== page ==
On March 19, 2011, I was finally able to visit Centralia, Pennsylvania. Unfortunately, due to the current state of Centralia, it exists on few maps, and it is a sensitive topic amoung current residents who still live in the area. After doing extensive research on the Internet for quite some time, I had expected to find at least a few standing buildings that would indicate that a town stood here at one time. Unfortunately, when I arrived, I found nothing but crumbling pavement and empty streets. Cracked sidewalks among forgotten plots of land filled in the spaces where buildings once stood. Read More→
Most of the abandoned places and things I’ve explored and photographed have been discovered by sheer happenstance. There are, however, a handful of situations where I had to pre-plan my photographic exploits. In previous posts I have talked about things like getting permission, and safety concerns, but in this post I will focus on research methods and more specific equipment-related concerns you will need to consider prior to heading out on your journey.
Recently I had a good long look through some of my grunge photos spanning several years of photographic dedication. Of all the strange, creepy, and off-the-wall places I’ve wandered into for the purposes of taking photographs, one thing remains the same; for whatever reason, I almost always come across some unusual, unexpected, and sometimes even bizarre discoveries. The photos I’ve selected are just a small portion of what I have on Flickr, but they are what I consider to be some of the best examples of unique and unusual discoveries. Read More→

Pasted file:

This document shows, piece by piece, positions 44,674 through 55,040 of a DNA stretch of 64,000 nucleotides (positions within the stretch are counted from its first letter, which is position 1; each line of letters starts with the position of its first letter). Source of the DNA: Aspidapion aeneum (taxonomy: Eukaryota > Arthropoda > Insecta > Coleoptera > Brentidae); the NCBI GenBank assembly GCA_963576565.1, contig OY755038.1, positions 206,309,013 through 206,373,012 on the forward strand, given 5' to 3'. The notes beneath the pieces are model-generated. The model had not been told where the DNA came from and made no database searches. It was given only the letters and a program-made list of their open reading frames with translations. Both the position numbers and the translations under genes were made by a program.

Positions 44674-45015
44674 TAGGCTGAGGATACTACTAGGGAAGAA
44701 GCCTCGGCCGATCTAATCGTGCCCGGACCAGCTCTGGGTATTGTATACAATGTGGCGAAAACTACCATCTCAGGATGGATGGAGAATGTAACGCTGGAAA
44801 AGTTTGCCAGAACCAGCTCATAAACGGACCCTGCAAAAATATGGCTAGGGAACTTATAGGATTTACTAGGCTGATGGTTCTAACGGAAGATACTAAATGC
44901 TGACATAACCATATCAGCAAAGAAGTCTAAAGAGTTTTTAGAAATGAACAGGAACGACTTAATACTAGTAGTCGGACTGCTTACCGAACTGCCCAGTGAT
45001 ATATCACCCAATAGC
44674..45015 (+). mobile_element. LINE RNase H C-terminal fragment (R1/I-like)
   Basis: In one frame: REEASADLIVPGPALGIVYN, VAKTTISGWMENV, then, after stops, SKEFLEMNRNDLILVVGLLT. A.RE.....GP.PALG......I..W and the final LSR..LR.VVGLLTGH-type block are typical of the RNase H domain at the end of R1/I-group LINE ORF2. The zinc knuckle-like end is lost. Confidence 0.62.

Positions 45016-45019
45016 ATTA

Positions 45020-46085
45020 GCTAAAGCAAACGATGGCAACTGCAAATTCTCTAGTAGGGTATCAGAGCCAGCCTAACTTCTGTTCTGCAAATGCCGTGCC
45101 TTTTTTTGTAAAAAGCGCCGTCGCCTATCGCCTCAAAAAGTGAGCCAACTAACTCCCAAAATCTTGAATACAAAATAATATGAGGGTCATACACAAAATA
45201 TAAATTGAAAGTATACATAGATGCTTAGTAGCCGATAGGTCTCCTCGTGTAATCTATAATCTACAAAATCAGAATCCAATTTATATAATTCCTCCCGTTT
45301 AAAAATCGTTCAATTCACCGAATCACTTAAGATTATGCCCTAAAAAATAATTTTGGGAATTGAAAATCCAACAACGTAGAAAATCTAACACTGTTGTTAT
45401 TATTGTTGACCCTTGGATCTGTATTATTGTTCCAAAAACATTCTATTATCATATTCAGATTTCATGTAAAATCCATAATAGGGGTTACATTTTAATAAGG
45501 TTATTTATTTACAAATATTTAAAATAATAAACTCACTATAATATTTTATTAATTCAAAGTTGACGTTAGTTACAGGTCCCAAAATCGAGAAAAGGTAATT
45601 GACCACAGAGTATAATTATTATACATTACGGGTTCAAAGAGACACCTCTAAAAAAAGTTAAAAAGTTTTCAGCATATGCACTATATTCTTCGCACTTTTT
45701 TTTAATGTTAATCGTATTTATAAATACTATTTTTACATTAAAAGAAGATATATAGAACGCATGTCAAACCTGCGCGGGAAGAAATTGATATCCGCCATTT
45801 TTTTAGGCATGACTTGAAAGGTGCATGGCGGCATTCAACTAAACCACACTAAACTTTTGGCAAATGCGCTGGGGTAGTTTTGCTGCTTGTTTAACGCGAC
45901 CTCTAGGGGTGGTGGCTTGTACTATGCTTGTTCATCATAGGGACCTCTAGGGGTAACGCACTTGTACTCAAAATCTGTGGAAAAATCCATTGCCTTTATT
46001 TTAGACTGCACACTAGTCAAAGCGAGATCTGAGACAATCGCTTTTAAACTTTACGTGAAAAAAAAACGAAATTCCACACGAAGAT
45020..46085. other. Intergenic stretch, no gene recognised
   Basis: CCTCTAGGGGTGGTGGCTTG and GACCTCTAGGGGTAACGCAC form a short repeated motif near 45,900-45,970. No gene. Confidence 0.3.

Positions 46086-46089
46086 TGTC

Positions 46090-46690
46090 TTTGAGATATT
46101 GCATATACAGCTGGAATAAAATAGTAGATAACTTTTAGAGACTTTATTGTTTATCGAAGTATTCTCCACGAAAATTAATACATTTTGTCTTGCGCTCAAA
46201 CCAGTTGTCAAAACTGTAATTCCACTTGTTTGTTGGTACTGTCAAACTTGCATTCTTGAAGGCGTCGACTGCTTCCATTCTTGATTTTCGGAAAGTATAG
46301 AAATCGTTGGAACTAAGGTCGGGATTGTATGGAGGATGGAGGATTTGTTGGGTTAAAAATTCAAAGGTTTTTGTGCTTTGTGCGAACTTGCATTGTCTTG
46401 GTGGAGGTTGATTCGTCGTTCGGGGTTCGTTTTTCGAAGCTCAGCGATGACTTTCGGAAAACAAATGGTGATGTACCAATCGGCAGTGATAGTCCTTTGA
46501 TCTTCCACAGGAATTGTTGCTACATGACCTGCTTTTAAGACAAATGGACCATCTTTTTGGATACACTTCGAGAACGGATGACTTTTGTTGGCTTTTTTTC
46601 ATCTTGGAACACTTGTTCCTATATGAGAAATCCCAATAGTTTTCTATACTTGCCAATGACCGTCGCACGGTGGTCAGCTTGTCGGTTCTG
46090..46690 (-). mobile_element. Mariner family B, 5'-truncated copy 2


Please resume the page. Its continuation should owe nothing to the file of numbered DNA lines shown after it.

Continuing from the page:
Houck’s Stripping, Inc. was formerlly a creamery, a factory, a warehouse, and currently, an abandoned building near what was formerly a rail line for the Delaware & Hudson Railway, now the Catskill Scenic Trail. There are some places where people simply should not visit; this is one of those places, that no matter what, simply cannot be explored on the inside due to a complete and total structural collapse. I had planned to explore this building for some time, and over the years it has changed hands several times, thus making it next to impossible to obtain permission. Read More→